Quality improvement tools might be used during project planning or during implementation of a project.
The purpose of the quality improvement tools depends on time you decided to devote to it.
Quality improvement tools might be used during project planning or during implementation of a project. At the end of the project, using a QI tool can enable monitoring and evaluation, assessing what was working well and identifying areas for improvement in future projects.
There are many quality improvement tools available, of which some are specific to health promotion activities. Quality Action – a Joint Action Project - offers a selection of five practical tools adapted or developed for HIV prevention to suit a wide range of projects and programs. They are based on scientific evidence, practical experience and expert advice. All five tools encourage self-reflection and participation as important prerequisites for creating a culture of quality improvement. The tools themselves are complemented by a Tool Selection Guide, a Workshop Facilitation Guide, training materials and online learning resources.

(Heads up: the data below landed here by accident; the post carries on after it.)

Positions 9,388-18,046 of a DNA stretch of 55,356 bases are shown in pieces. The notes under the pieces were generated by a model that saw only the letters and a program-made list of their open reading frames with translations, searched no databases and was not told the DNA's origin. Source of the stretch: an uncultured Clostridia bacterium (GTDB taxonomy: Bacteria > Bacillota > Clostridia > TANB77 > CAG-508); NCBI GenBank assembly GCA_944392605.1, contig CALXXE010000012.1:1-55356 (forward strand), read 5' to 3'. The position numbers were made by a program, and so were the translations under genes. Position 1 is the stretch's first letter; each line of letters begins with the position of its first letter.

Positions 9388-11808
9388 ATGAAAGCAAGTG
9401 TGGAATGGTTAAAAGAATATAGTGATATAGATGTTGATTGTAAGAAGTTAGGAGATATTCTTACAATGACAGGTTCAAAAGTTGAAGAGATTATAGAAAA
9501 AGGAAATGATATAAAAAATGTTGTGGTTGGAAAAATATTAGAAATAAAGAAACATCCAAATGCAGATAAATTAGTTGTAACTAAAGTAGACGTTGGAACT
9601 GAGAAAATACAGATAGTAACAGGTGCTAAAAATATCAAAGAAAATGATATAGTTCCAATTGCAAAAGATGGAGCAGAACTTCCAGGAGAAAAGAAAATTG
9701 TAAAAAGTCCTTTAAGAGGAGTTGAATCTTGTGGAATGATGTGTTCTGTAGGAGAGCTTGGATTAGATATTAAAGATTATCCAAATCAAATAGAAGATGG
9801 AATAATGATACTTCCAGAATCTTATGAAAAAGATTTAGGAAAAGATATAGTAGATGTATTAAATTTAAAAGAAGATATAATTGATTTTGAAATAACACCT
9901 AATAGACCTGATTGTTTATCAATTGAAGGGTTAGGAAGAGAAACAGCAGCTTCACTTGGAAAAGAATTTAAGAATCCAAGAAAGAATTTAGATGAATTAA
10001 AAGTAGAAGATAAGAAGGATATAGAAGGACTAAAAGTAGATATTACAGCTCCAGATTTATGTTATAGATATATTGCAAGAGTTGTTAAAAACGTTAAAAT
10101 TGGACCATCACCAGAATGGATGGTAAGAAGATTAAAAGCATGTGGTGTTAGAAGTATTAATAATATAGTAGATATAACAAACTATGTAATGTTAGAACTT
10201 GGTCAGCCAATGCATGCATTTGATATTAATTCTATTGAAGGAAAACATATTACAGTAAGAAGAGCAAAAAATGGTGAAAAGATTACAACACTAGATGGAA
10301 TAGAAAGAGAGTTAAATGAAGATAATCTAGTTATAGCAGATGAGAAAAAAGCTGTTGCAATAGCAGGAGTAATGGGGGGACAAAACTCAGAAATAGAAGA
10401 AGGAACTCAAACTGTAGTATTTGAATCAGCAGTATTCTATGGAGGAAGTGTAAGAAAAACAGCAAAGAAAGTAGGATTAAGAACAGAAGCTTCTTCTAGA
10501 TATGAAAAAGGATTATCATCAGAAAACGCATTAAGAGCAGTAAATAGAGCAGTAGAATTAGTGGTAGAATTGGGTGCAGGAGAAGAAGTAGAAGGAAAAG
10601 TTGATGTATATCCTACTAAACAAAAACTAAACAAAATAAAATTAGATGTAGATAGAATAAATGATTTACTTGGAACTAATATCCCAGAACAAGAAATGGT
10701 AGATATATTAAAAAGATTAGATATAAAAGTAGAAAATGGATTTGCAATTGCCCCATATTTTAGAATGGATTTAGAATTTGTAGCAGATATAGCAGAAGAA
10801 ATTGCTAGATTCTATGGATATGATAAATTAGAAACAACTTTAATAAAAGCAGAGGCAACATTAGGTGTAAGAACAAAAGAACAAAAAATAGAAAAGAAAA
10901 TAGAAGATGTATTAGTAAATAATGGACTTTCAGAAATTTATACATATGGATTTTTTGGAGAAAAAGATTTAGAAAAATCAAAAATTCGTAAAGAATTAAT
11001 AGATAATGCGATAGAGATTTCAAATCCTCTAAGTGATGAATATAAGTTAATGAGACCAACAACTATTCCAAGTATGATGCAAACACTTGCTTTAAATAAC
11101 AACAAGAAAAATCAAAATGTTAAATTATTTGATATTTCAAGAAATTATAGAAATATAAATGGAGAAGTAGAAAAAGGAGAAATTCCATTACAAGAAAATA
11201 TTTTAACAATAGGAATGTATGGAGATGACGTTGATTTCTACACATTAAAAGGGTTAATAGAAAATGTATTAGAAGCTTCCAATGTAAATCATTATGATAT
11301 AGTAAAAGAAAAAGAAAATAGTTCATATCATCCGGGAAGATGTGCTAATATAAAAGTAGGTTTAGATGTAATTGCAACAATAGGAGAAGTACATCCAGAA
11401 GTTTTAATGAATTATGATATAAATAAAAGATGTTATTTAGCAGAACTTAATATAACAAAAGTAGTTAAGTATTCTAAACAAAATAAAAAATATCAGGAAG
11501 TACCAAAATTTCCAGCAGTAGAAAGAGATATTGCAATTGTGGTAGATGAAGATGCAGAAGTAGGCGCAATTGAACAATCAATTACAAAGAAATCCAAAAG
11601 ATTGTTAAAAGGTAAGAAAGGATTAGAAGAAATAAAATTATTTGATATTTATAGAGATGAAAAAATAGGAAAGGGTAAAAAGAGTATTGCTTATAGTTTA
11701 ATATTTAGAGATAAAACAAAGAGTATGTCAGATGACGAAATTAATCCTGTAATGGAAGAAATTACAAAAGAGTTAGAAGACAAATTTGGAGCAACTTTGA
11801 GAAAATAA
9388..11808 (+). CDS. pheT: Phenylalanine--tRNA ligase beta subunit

The PIQA tool was adopted especially for health promotion activities targeting people who use drugs and can be used for projects that are intended to prevent HIV, STI, Hepatitis, TB and other infections that are common among people who inject drugs/people who use drugs (PWID/PWUD). It can also be used for other health promotion projects targeting PWID/PWUD and for quality assurance of the health promotion aspects of other PWID/PWUD-focused projects. PIQA can be used by those implementing the project, by project coordinators and by representatives from the target group who know about the project.
PIQA is a self-assessment tool. It is most useful when a range of people are involved in the assessment process, including members of the project team, the target group and other key stakeholders in the project.
The tool contains an introduction to its use and clusters of questions on seven important areas that have been shown to be important for success in health promotion. The respondents assess to what extent the project has managed to fulfill requirements in these areas. Depending on the score, you might consider your project to be strong, moderate or weak in an area and then consider possible improvements.
The tool has been developed in close collaboration with the European Monitoring Centre for Drugs and Drug Addiction (EMCDDA), looking specifically at health promotion and prevention targeting PWID.